In his last sprint, Johnny Ryan turns to the social and political effects the new web has in our increasingly globalized society. Ryan focuses on how the social internet encourages mass collaboration (which we discussed in our last class session), and how that leads to new openings in the ways we create, contain, and share knowledge and ideas. Ryan has covered the problems in social sharing over the web, particular piracy, due to the lack of regulations in the early phase of peer-to-peer sharing.

I believe many of us have been a participant in online piracy, either through sharing content without appropriate permission, or downloading or viewing content that are shared illegally. This phenomenon is native to internet culture. As Ryan points out, it is more difficult for similar piracy to happen with non-digital content, such as books, scripts, and other physical creative work. Digital works, such as music, are easy victims of online piracy.

I have been interested in the implications of online piracy to the entertainment business. From what I can observe, the music and show business have had to change their models in order to cope with the culture of online sharing. Take for example the recording industry that Ryan has highlighted in his book– how it shifted from a physical distribution model to a digital, online format. According to Ryan, YouTube and iTunes are deconstructing the sales models of artists and their recording company. The need to shift to a social sharing sales method is necessary for the survival of business, since not many consumers are willing to spend big bucks on physical albums anymore.

That leads to considerations of co-advertising, native advertising, and targeted commercials on social platforms. For those who are interested in these new revenue generating methods, I recommend doing a project to investigate the impacts of the web on specific businesses.

Also of interests to those who want to read more on peer-to-peer sharing, I recommend one of our faculty’s book: Logie, John (2006). Peers, pirates, persuasion: Rhetoric in the peer-to-peer debates. Anderson, SC: Parlor Press.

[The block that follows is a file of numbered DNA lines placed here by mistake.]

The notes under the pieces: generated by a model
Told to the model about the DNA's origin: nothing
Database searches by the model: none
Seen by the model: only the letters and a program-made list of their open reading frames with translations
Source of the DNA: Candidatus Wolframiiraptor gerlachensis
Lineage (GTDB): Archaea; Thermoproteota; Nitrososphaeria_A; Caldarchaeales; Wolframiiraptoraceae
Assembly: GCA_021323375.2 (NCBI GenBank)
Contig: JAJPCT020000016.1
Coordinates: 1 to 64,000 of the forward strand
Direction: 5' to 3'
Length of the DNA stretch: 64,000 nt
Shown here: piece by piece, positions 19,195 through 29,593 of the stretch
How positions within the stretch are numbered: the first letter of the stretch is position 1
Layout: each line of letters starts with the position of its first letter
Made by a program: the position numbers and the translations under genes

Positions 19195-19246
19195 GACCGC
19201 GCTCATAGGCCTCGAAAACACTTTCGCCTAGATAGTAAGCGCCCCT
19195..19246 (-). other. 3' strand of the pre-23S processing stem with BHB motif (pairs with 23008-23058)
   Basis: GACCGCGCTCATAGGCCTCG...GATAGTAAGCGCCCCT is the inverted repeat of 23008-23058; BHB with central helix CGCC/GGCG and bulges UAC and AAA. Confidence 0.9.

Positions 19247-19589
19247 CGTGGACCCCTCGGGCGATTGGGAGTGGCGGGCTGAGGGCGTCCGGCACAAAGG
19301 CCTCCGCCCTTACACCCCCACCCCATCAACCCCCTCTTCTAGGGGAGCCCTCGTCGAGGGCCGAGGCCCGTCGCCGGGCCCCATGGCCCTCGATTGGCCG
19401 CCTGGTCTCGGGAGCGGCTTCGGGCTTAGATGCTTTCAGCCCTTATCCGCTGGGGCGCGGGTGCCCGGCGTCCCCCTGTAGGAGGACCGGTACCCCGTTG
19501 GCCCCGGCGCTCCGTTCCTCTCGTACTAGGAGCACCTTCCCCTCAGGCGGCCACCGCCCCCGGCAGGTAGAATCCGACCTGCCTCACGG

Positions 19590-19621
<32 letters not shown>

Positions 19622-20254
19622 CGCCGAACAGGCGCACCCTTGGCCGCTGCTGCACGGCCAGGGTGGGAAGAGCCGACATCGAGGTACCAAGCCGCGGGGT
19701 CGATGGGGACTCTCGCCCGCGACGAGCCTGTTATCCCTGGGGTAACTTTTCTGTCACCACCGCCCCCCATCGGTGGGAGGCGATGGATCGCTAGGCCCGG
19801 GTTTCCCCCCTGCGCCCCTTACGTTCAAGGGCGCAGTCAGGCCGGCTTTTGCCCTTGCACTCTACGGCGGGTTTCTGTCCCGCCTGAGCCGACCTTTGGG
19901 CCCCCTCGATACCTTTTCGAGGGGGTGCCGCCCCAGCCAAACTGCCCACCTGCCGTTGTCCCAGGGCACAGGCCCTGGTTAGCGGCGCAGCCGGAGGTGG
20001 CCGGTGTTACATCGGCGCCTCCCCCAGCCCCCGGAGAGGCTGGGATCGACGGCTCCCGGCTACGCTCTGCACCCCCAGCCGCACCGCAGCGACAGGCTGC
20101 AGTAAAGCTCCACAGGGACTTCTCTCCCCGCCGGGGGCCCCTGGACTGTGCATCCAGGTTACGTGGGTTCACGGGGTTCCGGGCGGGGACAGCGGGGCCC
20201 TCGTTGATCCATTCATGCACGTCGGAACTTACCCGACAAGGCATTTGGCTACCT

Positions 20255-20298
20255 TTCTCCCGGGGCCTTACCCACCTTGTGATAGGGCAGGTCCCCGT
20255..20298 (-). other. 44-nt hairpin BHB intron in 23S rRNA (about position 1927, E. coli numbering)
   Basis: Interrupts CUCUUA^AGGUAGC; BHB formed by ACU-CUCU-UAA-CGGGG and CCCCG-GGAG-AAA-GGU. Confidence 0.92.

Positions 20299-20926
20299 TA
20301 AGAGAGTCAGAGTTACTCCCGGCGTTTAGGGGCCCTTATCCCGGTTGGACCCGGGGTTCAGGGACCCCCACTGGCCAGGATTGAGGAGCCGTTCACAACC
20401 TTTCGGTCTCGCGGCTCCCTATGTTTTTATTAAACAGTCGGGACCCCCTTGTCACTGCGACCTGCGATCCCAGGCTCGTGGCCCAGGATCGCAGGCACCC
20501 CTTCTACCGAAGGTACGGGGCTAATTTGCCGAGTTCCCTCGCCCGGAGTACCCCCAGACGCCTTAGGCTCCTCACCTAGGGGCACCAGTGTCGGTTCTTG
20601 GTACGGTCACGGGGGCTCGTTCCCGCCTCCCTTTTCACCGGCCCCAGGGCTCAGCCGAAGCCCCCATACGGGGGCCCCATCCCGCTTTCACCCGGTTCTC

My discussion questions for this class session are:

  • How should we handle piracy issues? Are current methods efficient or justifiable?
  • What are the benefits of peer sharing in the education context?

 


Ryan, J. (2010). A history of the internet and the digital future. London, UK: Reaktion Books. [Phase 3: 11, 12, & 13]

Blog 7: From the internet to the web

Blog 7: From the internet to the web

The focus of phase 2 is truly on how the internet as a technological invention becomes a social artifact, used to facilitate everyday information exchange and interpersonal interactions. Ryan discusses in chapters 8, 9, and 10 the rise of the World Wide Web as a celebrated brain child of early internet evangelists. What I really enjoyed reading was chapter 10, where Ryan narrates the rise of mass collaboration on the web.

Many internet studies scholars focus on the use of the internet (here I use “internet” and “the web” interchangeably) for sharing and co-creation of information. Ryan mentions in chapter 10 that the rise of the social web has encouraged–and in many ways formalized–user-generated content. Some call this phenomenon the “2.0” of the internet. Whereas web 1.0 is usually referred to as a read-online platform, web 2.0 enables users to participate in the production process of information.

Media scholar Henry Jenkins calls this a participatory culture on the internet.

Jenkins asserts that the internet is a marketplace of ideas; no ones everything, but everyone knows something– so together users can help one another learn by contributing to a common repository of knowledge.

While it is fair that anyone should be able to contribute to online content, Ryan shows that there are processes in place to help ensure the accuracy, credibility, and usefulness of information generated by the average user. These processes–such as peer review–are borrowed from professional (academic) practices that trace back to as far as the 1600s, when the first academic journal was founded.

However, what’s different between print knowledge and information on the web is that the latter is “plastic” (in Ryan’s word). It means that online content tends to change to adapt to the needs to its user. Information are becoming just-in-time and best for the given context rather than a static form of texts carved into stoned monuments. Particularly important is that information can also be personalized for these contextual needs.